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Tuesday, March 29, 2011

Taking a Dip: Roasted Red Peppers with Creamy Goat Cheese

Roasted Red Pepper Dip with Creamy Goat Cheese

Cooking is easy – you just add heat.” - Don Booth

Don Booth is one of the most animated characters I know. I cannot say his name among our friends without smiling. His colorful antics and determination to make life something more exciting than the life of the average Joe turn even the most common of meetings into occasions. In three simple words: Don loves life. 

Three perfect companions: onion, pepper & tomato
His abandon in cooking is a gift that I wish I could pass along to those of my friends who enjoy food but are intimidated by the kitchen. He is correct when it comes to culinary arts: cooking doesn't have to be complicated. You can spend a lot of money and a lot of hours in the kitchen, only to be left frustrated and standing in a mess – or, you can simplify things and 'just add heat'. A few basic ingredients combined and simmered are often the most rich, satisfying and memorable.

Roasted red peppers are, to me, one of those unforgettable flavors. I have never been a fan of peppers eaten raw, but the transformation that takes place when they are roasted over a flame, or slow simmered on the stove is a miracle of cooking. Their sharp acidity softens and the essence of the bell pepper flavor is exposed. Combine this with other vegetables that behave similarly; onions, tomatoes; and you have a whole new flavor experience.

This is a dip that I often make when end of summer garden produce is plentiful and freeze to use later when I am craving summer sun (now). I have used this as a stuffing for Baked Chicken Breasts, tucking a pat of goat cheese inside as well and I have cooked Italian Sausages in this versatile mixture (sans goat cheese). Those of you who hate the kitchen ~ you know who you are ~ I dare you. Pour a glass of wine or your favorite cocktail and give this a whirl. All you have to do is add heat.

Cheers, Don.

Roasted Red Pepper Dip with Creamy Goat Cheese

Quick and easy fare, this red pepper dip is devoured by my guests whenever I serve it. You can make this from ingredients you probably already have on hand in less than an hour, start to finish. 

Julienned peppers and onions

5 Tbsp Pure Olive Oil
2 Large Fresh Red Bell Peppers
1 Large Sweet Yellow Onion
3 Roma Tomatoes
1 tsp Crushed Garlic
¾ cup water
1 Tbsp Balsamic Vinegar
Kosher Salt and freshly ground Black Pepper, to taste
6 oz Chevre Cheese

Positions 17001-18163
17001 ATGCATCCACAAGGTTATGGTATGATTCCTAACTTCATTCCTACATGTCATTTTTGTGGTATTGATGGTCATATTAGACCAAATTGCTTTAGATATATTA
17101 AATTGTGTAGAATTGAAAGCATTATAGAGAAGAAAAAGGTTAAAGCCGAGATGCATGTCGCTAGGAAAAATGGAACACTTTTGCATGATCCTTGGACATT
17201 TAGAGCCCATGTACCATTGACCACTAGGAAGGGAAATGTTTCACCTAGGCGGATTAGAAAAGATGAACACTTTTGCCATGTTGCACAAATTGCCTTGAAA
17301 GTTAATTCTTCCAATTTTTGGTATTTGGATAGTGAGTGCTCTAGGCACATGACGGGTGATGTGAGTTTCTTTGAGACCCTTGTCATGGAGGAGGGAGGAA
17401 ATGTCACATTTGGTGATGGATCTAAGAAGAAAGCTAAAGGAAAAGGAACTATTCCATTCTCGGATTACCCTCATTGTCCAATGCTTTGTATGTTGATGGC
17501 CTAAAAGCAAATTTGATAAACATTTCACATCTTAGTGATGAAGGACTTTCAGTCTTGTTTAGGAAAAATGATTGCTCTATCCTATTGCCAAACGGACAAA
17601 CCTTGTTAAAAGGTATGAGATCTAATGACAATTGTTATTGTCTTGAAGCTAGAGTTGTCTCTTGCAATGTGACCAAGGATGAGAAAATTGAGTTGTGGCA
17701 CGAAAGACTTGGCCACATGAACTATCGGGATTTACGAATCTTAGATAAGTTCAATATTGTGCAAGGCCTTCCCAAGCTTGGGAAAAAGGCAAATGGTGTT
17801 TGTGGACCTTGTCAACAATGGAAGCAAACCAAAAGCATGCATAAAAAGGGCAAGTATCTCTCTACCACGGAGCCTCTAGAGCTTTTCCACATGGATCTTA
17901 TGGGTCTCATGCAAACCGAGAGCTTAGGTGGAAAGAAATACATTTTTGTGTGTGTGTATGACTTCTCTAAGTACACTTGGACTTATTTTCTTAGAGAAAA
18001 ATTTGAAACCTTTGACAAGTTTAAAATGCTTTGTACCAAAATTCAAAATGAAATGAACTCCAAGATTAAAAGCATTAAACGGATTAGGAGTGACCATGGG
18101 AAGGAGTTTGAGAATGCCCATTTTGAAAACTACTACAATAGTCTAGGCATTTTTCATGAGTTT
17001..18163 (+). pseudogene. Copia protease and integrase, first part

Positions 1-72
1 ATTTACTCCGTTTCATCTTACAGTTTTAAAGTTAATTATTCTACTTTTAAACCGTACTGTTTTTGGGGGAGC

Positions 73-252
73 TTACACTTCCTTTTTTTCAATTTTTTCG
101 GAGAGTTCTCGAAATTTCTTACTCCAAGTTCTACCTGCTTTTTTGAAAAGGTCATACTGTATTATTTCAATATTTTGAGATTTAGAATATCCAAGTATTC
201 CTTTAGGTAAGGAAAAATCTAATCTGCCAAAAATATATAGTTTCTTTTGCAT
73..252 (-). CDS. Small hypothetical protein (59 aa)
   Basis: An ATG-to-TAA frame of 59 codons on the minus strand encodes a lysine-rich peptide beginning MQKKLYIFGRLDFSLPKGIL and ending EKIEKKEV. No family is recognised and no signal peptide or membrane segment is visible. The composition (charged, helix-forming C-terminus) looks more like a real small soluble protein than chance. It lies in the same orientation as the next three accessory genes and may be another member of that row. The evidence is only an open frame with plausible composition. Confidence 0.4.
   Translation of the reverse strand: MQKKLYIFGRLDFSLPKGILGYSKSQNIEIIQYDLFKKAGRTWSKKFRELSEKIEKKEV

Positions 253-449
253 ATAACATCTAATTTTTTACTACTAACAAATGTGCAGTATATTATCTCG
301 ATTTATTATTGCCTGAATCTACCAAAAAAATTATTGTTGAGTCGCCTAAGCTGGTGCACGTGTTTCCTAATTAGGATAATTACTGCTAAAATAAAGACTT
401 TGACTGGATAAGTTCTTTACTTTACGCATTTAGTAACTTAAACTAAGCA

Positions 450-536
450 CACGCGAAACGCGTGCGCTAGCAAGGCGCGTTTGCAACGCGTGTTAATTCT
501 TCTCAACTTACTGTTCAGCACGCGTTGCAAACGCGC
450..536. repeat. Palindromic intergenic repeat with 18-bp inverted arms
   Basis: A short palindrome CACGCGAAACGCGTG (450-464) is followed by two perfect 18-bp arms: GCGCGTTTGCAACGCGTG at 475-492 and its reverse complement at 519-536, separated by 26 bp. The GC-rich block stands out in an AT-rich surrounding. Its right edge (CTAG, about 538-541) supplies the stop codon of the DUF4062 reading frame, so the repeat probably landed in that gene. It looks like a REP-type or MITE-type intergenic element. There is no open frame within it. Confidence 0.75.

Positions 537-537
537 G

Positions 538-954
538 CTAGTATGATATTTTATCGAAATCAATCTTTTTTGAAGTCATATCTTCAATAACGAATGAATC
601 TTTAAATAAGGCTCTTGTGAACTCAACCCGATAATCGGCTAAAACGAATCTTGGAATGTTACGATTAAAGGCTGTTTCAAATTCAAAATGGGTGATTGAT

Julienne cut the red peppers and onions. You should have approximately equal amounts by volume. Trim the stem end off the tomatoes and cut them into quarters. Set tomatoes aside. Sip some wine. 

Heat the olive oil in a large pot. Once the oil is good and hot, add the peppers and onions. Stir over high heat for about 5 minutes. (The goal is not to brown the veggies, only to quickly break them down.)
Reduce the heat to medium-high and add the garlic and tomatoes. Continue to stir periodically. As veggies begin to release their juices, they may begin to stick. Add water and balsamic vinegar. Continue cooking until veggies are soft. 

Once the veggies are soft (15-20 minutes), use a potato masher to crush them into a chunky texture.
Taste the mixture and season to taste with kosher salt and fresh ground black pepper.

Pour into a oven-proof dish. Place the Chevre cheese into the center of the dip and bake the dish at 375 degrees until hot and bubbly (about 20-25 minutes). Serve with crackers or toasted bread rounds.

Recipe Notes:
  • Julienne cutting vegetables simply means to cut them into approximately equal size, thin strips. The French are VERY precise when they do this and create perfectly exact little matchsticks. The more uniform the cut, the more evenly they cook. That said, I am not French. Don't worry about perfection.
  • Chevre is a creamy white goat cheese about the consistency of cream cheese. It is not too strong and pairs well with the dip.
  • Crushed garlic is a puree of fresh garlic. I love the way it cleanly dissipates into a dish vs. minced garlic whose flavor is sharper and stands out more (and gets stuck in your teeth). You can buy a special tool or use a mortar and pestle to crush your own. I buy mine ready to use.
  • If you decide to freeze this, leave out the goat cheese until you bake it just before serving.
  • If you still hate to cook after making this, come over we'll have a glass of wine together. Consider it therapy.

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